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A personal perspective on Jim Cooper AM

Steve Brooks takes a brief look at the life and times of the late Jim Cooper


Words will never do justice to the life and achievements of Jim Cooper. Not my words, anyway. They could never be good enough.

Nor could they relate the depth of regard and admiration felt for a man whose strength of character and inherent tenacity, cobbled with an underlying and understated passion for people of substance at all rungs of the social spectrum, made him truly special as a human being. First and foremost.

Yet, despite the inadequacy of words, it’s impossible to let Jim’s recent passing at 81 years of age slide by without at least offering some modest acknowledgement of a man whose presence had such an enduring effect on people of so many persuasions.

Immediately in my mind come people like long-term Cooper stalwart Michael ‘Hollywood’ Chard, the Bilato brothers of G&S Transport in Alice Springs, my late mate and exceptional remote regions driver Lance Ward, and esteemed former trucking journalists Bruce Honeywill and Murray Clifford.

Jim Cooper on the job in Western Australia. His contribution to remote Australia was remarkable. His influence on many people, exceptional!

Without prompt or encouragement, each would openly extol a liking and respect for Jim, drawn from deep and largely personal experiences of working with and for him. But they certainly weren’t alone. There were so many more lifetime Cooper colleagues and confidantes while, at the top end of town, politicians, business leaders, mining giants, managing directors and transport chiefs were all part of the Cooper tapestry.

Still, and again to my mind, Jim was a man you had to know to appreciate who and what he was. The wiry build, the laconic persona, the blunt talk and the distaste for public notoriety despite an Order of Australia medal all belied the titan within. True, the frank demeanour, high expectations and absolute intolerance for bullshit may not have always won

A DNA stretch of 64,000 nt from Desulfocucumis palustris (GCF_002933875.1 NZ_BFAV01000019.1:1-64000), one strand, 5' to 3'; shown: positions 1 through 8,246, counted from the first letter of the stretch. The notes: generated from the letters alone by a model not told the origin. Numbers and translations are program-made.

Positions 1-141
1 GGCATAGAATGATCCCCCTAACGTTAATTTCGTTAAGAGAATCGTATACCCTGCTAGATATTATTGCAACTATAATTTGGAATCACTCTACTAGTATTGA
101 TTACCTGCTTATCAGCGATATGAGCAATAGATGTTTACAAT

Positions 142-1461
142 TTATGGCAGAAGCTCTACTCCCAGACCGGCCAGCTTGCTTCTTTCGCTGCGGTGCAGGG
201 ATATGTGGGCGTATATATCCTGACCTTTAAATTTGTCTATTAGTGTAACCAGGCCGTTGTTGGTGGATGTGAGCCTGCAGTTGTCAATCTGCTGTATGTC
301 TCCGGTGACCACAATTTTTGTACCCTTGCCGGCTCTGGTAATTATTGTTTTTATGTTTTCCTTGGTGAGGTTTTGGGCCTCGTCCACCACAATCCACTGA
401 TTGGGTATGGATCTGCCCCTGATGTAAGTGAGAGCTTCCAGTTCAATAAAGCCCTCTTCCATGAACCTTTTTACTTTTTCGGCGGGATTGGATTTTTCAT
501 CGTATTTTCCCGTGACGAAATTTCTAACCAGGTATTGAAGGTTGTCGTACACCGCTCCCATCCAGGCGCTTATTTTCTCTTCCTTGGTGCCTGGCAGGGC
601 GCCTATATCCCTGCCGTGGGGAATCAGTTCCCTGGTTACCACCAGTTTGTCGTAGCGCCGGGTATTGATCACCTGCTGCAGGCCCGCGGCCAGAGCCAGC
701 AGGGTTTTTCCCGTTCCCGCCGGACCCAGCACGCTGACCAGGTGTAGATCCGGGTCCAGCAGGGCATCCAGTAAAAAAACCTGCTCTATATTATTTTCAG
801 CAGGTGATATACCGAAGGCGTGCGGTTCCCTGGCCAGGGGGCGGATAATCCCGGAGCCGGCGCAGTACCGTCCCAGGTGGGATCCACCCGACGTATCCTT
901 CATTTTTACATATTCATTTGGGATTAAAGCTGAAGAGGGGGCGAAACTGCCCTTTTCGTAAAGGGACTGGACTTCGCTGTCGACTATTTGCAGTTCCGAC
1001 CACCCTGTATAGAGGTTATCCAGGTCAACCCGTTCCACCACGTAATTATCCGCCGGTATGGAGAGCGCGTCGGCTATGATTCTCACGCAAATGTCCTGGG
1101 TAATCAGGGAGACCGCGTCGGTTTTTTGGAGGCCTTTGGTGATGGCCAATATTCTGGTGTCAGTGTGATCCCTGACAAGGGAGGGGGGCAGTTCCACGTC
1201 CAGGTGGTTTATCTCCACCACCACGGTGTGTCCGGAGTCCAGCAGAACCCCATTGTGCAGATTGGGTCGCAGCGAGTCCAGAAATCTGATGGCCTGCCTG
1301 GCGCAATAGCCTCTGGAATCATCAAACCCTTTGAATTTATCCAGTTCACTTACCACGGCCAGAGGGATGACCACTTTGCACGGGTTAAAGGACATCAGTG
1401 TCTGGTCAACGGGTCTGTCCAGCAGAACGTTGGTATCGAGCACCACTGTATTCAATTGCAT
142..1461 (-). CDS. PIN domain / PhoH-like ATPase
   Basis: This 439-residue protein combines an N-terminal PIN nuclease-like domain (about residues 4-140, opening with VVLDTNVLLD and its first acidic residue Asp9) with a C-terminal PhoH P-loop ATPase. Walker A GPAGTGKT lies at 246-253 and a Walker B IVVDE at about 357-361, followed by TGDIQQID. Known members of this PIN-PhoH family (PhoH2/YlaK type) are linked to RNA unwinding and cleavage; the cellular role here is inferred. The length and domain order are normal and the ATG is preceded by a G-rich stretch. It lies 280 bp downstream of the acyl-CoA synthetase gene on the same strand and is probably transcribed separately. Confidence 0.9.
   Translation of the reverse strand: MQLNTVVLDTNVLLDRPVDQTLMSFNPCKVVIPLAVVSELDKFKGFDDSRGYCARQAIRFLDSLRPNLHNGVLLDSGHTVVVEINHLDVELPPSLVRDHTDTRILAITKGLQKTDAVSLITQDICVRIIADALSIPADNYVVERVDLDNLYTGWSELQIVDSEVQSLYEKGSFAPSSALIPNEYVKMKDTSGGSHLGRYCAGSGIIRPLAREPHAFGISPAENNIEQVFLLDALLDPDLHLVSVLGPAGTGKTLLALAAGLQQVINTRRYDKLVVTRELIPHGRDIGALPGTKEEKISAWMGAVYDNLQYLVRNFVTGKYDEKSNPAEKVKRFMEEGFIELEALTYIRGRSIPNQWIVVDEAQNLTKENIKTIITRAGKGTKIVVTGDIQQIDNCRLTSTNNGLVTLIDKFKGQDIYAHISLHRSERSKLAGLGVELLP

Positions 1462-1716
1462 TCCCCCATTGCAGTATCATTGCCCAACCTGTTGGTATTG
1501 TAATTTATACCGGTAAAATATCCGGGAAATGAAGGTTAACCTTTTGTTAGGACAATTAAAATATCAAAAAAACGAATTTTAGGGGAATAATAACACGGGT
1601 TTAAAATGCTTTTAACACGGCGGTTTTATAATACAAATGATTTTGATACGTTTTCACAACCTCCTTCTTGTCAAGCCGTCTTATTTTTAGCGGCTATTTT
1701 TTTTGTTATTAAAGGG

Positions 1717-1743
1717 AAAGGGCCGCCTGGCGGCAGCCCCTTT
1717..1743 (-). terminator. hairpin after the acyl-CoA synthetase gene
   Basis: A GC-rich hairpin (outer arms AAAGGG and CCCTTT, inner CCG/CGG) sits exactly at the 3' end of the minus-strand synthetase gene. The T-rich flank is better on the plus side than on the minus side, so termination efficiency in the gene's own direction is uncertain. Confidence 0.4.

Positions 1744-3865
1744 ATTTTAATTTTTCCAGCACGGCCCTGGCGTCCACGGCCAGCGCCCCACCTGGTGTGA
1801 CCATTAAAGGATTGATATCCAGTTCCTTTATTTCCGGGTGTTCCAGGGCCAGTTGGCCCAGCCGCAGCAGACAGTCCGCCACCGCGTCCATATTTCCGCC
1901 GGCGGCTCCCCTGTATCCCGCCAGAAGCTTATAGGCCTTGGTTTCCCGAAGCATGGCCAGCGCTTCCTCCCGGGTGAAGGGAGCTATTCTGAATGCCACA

the support of some but, in Jim’s view, it usually won with those who mattered.

No question, he built a fabulous legacy full of wonderful innovations, great company accomplishments and invaluable industry advocacy, and his range of associates and contacts were as vast and varied as his adopted country.

A Kiwi by birth and Territorian by choice for much of his life, he jammed more into one existence than some of us could even think possible, let alone achievable.

His book Pushing the Boundaries – The Gulf Group in Remote Australia defines both the possibilities and the achievements. Any attempt to summarise or extrapolate something more meaningful in the wake of his passing would, I believe, be less than respectful. It’s his story and his book tells it best.

Maybe, and perhaps probably, Jim and his adored late wife Jenny never set out to build businesses of such size or scope. They saw a job and they did it. They saw an opportunity and they took it. And, for Jim, there was always a better way to do it, whether it was hauling road trains of livestock or bulk loads of rock and ore through some of the most inhospitable regions of Australia, creating a Powertrans enterprise of specialised mining trucks and powered trailers, or, in later life, when most people might be looking to back off, reshaping a massive dairy enterprise in New Zealand’s South Island close to his family’s hometown in Wanaka.

Jim and son Jamie snapped at the 2015 Brisbane Truck Show. His laconic character belied a life of immense achievements

Cooper the man, however, was far more than the sum of his industrial and commercial achievements. Heaps more and, again, his influence on people of extraordinarily diverse backgrounds was immense. I am grateful to have been one of the many.

Indeed, at the start of 2020, just as COVID-19 was rearing its ugly head, there was a sense of excited appreciation to be on the guest list of his 80th birthday celebrations in Wanaka. The list itself was a typically eclectic cohort of Cooper family and friends, drawn from both sides of the Tasman and spanning decades of shared deeds and interests.

RELATED ARTICLE: Industry salutes life of trucking icon Jim Cooper

Sadly, COVID caused the event to be cancelled at the last minute and the opportunity to celebrate a remarkable man’s remarkable journey was lost. Worse, in occasional phone calls over the following year and more, his waning health became increasingly apparent. He wouldn’t mention it, preferring to dig into the memory bank and enjoy talk of shared experiences.

As a close colleague remarked when first hearing of Jim’s passing: “It truly is the end of an era. We won’t see his like again, certainly not in our lifetimes.”

It is unfortunate that the modern world overstates words like ‘legend’ and ‘icon’ so freely because, quite simply, these are the words that define the life and times of Jim Cooper most rightly.

Survived by son Jamie and daughters Robyn, Erynne and Allison, Jim Cooper passed away on Friday, January 28, in his native New Zealand.

Many will miss him, but just as many will be grateful for having known him. Fortunately, I will be one of the many.

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